Carla Keyvanian & David Serlin

Monday, January 25, 2021–6:00 PM
AAR Zoom
Central European Time
Rome, Italy
Color photograph of the facade of an abandoned, crumbling early-twentieth-century hospital administration building, with an overcast sky

Original administration building (abandoned) for the Progetto Ophelia, ca. 2018

Carla Keyvanian
The Hospital of Santo Spirito in Sassia in Renaissance Rome: Architecture, Antiquarianism, and a Modern Notion of History

This talk focuses on a fifteenth-century building that has been overlooked by modern scholarship because its architect is unknown and it does not fit within current notions of “Renaissance architecture.” Carla Keyvanian offers a close reading of the architecture to reveal the extraordinary set of correspondences that tie together the architectural, structural, and ornamental schemes of the building. She suggests the designer was one of the most important humanist-architects of the period, who displayed in the architecture the link between the study of ancient ruins and the development of a new understanding of history based on material evidence.

Carla Keyvanian is the National Endowment for the Humanities/Andrew W. Mellon Foundation Post-Doctoral Rome Prize in Renaissance and Early Modern Studies and professor in the School of Architecture at Auburn University.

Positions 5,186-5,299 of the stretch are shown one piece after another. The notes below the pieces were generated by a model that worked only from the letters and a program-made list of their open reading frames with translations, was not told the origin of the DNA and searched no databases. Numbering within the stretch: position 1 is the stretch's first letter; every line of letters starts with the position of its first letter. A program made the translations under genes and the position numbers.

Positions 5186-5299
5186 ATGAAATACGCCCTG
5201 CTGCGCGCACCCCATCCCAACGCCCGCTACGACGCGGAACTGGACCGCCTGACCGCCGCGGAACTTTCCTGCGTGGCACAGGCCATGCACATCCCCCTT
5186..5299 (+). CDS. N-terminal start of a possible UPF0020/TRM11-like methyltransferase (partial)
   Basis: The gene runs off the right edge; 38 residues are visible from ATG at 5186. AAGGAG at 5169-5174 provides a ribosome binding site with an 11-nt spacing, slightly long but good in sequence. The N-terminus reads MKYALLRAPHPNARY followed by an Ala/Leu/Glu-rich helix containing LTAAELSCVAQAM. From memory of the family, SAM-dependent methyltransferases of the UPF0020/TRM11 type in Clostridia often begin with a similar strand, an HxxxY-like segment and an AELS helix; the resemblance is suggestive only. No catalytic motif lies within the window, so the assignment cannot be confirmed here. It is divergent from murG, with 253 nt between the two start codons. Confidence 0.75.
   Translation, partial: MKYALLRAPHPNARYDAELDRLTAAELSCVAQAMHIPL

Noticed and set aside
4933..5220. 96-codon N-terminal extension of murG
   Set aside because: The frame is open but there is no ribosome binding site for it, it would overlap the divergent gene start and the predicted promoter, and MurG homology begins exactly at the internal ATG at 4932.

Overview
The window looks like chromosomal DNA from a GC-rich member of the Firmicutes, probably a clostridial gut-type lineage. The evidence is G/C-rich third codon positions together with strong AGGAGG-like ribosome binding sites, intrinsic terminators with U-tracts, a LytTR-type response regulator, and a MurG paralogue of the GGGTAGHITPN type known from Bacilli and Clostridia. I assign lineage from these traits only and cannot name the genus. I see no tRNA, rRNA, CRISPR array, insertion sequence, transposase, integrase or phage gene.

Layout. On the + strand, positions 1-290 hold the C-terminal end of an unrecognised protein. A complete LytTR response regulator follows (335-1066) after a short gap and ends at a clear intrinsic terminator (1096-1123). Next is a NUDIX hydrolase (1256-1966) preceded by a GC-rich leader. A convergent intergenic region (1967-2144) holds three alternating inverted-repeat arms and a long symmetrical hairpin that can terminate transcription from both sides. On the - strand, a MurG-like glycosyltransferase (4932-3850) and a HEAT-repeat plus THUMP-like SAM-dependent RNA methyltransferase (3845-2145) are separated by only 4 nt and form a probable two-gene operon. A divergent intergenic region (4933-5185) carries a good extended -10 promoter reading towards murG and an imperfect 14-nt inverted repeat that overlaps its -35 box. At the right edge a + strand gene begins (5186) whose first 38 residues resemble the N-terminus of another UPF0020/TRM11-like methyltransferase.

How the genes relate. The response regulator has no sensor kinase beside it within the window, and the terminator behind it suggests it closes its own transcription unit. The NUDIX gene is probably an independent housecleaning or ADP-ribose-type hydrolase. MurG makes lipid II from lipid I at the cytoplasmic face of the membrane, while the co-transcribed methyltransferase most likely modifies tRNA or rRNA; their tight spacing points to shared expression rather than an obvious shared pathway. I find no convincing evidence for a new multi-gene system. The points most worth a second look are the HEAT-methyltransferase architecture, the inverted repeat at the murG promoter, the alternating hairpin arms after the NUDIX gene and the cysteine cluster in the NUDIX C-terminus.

David Serlin
Discovering the Progetto Ophelia: Toward a Genealogy of Empathic Hospital Design

The Progetto Ophelia, a residential psychiatric hospital in Potenza designed in 1905 by Marcello Piacentini, was (and remains) remarkable for its innovative use of light, smell, sound, and tactility as experiential adjuncts to the hospital’s goals of rehabilitation and long-term care. One could argue, however, that the Progetto Ophelia was part of an emergent movement within late-nineteenth- and early-twentieth-century hospital architecture that used sensory design elements as a form of empathic attunement to the needs of its patients. This short talk will situate this very early work by Piacentini (whose career took an unexpected turn when he became the central architect of Fascist Italy under Mussolini), among related examples drawn from the first decades of the twentieth century. Like the Progetto Ophelia, these examples not only pioneered forms of architectural empathy but challenge conventional histories of the modern hospital as institutions of hostile medicalization or else benign neglect.

David Serlin is the Arnold W. Brunner/Katherine Edwards Gordon/Frances Barker Tracy Rome Prize Fellow in Architecture and associate professor in the Department of Communication at University of California, San Diego.

The shoptalks will be held in English.

 

Watch the video